Los Angeles County Supervisor Michael Antonovich called on Gov. Arnold Schwarzenegger on Wednesday to appoint a five-member Blue Ribbon Commission to examine structural and procedural reforms during a special legislative session to deal with the budget crisis brought on by Tuesday’s electoral routing of Proposition 1A.
In calling for the commission, which would comprise members from the state’s top business schools, Antonovich said that it was “imperative that this be done within 60 days,” given the state’s multibillion budget deficit and battered bond rating.
Under Antonovich’s proposal, the Blue Ribbon Commission would evaluate the possible consolidation or elimination of state agencies with duplicative responsibilities, cut nonessential commissions, replace salaried commissioners with a $100-per-meeting stipend and civil service reforms.
The commission would also look at repealing term limits, creating a part-time legislature and instituting a two-year budget for more stability.
Easter Seals Disability Services honors Liu
State Sen. Carol Liu was honored Monday by Easter Seals Disability Services, a nonprofit that assists people with disabilities and special needs, for her legislative work on crimes against the disabled and autism screening for toddlers.
Liu, who serves as chairwoman of the Senate Human Services Committee, received the Senate Champion Award at the nonprofit’s annual Legislative Awards Dinner in Sacramento.
Local representatives back credit regulations
A new law that would prevent credit card companies from retroactively charging customers interest on paid-off debt or hiking penalty fees and other costs sailed through Congress on Wednesday with strong backing from local representatives.
The Credit Cardholders’ Bill of Rights Act ratchets up dozens of consumer protections, including a prohibition on increased interest rates within the first year of an new account and early morning payment deadlines.
Promotional rates must also last at least six months, and cardholders must be notified of a rate increase at least 45 days in advance, under the bill’s provisions.
Rep. Brad Sherman, whose district includes much of Burbank, touted the new bill as an important step in enabling consumers to dig themselves out from under crushing credit card debts.
A provision of the bill, which was expected to be signed into law by President Barack Obama this week, would also require companies to tell customers how much they would need to pay each month in order to pay off their credit balance in three years.
In a statement after the vote, Sherman, who co-sponsored the bill as a senior member of the House Financial Services Committee, said the bill would go a long way in highlighting the “enormous costs of just making the minimum payment.”
Rep. David Dreier, whose district includes La Crescenta, also backed the bill, calling it an important step in ending the “abusive credit card policies” that have made it difficult for consumers to pay off their debts.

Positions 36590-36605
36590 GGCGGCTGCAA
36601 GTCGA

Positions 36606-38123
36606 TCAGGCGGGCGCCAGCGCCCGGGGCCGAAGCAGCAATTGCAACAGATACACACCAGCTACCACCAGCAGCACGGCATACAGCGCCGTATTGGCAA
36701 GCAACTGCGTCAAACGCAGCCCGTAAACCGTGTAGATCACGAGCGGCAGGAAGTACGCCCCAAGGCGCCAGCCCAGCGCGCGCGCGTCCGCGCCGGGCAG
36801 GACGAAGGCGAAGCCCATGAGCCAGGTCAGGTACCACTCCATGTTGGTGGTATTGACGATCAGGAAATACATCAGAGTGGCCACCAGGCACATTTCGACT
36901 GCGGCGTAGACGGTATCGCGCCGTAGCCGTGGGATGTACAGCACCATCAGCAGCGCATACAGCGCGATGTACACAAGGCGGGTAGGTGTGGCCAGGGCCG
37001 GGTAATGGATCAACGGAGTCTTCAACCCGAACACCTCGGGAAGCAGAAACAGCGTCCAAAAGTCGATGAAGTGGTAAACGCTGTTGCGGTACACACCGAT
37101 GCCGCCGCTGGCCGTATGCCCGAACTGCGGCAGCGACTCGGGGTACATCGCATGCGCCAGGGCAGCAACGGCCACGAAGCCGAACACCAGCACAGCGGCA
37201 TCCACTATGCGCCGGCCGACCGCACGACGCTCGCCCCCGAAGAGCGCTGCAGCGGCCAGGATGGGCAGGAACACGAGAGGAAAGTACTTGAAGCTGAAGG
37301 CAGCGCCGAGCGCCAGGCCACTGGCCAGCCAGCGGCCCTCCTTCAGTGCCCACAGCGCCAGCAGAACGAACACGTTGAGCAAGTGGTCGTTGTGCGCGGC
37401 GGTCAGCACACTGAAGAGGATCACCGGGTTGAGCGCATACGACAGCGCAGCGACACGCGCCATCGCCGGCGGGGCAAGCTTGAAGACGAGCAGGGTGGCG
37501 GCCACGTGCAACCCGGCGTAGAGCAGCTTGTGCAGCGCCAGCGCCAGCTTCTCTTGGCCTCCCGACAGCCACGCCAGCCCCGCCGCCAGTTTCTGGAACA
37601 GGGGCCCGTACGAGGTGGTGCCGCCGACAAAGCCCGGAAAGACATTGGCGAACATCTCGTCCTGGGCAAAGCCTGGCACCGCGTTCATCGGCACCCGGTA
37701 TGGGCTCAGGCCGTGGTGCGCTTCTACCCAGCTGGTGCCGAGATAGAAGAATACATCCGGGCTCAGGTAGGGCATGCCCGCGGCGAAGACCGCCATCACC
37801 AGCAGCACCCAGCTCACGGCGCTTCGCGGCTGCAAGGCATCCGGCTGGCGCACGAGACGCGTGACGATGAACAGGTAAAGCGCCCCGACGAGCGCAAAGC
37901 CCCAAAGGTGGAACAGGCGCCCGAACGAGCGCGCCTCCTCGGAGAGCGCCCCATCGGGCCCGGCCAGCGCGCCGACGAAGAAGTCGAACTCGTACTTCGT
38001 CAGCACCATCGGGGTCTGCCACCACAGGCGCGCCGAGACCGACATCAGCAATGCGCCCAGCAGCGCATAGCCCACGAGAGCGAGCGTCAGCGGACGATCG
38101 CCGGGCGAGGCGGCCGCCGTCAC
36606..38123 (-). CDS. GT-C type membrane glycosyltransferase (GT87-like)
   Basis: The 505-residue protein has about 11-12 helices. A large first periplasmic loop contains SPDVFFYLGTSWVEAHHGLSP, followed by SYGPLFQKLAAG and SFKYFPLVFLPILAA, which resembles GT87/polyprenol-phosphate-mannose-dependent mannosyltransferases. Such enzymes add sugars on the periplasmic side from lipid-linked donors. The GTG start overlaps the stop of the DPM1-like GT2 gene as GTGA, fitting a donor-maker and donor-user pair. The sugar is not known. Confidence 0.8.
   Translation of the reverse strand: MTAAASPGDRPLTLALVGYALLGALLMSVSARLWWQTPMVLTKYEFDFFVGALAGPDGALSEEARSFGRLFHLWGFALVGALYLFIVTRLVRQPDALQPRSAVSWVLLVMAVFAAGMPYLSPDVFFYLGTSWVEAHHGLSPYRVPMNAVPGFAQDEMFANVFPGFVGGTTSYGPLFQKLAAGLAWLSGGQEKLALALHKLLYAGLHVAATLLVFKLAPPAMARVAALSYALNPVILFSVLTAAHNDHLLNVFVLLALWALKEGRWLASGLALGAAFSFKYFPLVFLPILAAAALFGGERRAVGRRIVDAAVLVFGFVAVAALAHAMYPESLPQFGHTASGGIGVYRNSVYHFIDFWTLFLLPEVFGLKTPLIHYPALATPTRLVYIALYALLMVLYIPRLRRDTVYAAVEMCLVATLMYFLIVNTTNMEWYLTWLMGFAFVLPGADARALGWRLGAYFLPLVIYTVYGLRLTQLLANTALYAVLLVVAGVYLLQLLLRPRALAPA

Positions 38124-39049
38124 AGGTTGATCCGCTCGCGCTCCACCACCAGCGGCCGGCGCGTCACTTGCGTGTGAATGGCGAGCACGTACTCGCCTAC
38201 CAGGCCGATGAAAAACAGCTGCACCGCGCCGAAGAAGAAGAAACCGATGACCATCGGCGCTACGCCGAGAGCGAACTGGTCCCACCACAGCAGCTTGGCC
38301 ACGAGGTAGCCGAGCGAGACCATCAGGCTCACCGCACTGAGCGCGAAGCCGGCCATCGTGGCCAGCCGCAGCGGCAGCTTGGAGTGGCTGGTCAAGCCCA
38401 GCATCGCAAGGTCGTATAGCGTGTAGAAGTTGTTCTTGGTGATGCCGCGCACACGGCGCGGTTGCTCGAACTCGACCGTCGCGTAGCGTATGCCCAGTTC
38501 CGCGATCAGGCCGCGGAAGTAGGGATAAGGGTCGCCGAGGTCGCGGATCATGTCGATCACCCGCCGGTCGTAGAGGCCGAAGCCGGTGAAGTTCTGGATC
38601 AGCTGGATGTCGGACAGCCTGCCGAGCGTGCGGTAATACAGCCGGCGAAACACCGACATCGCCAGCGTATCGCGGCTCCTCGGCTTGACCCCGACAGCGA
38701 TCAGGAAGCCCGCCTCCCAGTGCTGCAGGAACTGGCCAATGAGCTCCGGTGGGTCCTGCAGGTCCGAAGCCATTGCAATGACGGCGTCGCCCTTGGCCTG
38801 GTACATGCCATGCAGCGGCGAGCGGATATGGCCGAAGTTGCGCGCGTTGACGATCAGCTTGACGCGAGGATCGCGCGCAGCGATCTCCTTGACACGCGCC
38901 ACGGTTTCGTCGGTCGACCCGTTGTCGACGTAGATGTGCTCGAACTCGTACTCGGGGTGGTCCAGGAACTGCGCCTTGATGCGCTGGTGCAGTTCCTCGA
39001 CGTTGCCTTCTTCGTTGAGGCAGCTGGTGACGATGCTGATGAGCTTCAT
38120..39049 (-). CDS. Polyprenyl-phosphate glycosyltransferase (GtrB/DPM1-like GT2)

Schiff hails Obama’s Guantánamo stance
Rep. Adam Schiff on Wednesday issued a statement supporting Obama’s determination to close Guantánamo Bay Detention Facility, despite push back from Congress over the cost.
Congressional leaders have balked at appropriating millions toward closing the controversial foreign detention facility without a clear schedule and plan for doing so.
Schiff, author of the Terrorist Detainees Procedures Act and staunch critic of the facility, said he fully supported Obama’s decision to close Guantánamo Bay “and the necessity of our sharing the burden of [detainee] incarceration with other nations.”
Planning officials to reveal results
Glendale planning officials have scheduled two public meetings to go over the results of months of outreach for possible amendments to the North Glendale Community Plan, a guide for future development in the area.
Planners will report back to the community on the input they gathered, giving the public a chance to weigh in on the findings to ensure their points were accurately logged before they are included in a draft report to the City Council.
The draft findings will be used to amend the north Glendale portion of the city’s General Plan to reflect changing community needs and tastes in the area following La Crescenta’s own efforts to codify new development guidelines for the adjacent unincorporated county district of the foothills.
New developers to the area have in recent years encountered growing opposition from local residents over plans to redevelop certain parcels. The confluence of jurisdictions in the area, including Los Angeles County, Glendale and Los Angeles — all with different design guidelines — has complicated efforts to unify the area under similar development goals.
The meetings will take place from 7 to 9 p.m. June 1 and 3, at the Clark Magnet high School Auditeria, 4747 New York Ave. For more information, call the Planning Department (818) 548-2140.
Krekorian to host housing workshop
Assemblyman Paul Krekorian will hold a housing and financial fitness workshop Saturday to help residents solve fiscal quandaries created by the slumping economy.
The four-hour workshop will help job-seekers, recent and potential home owners, renters and other residents seeking to improve their financial standing.
Government officials from legal, employment and real estate backgrounds will be there to guide participants through a set of discussions and hands-on activities.
The event will take place at Romer Middle School, located at 6501 Laurel Canyon Blvd. in North Hollywood, starting at 10 a.m.
— Jason Wells and Zain Shauk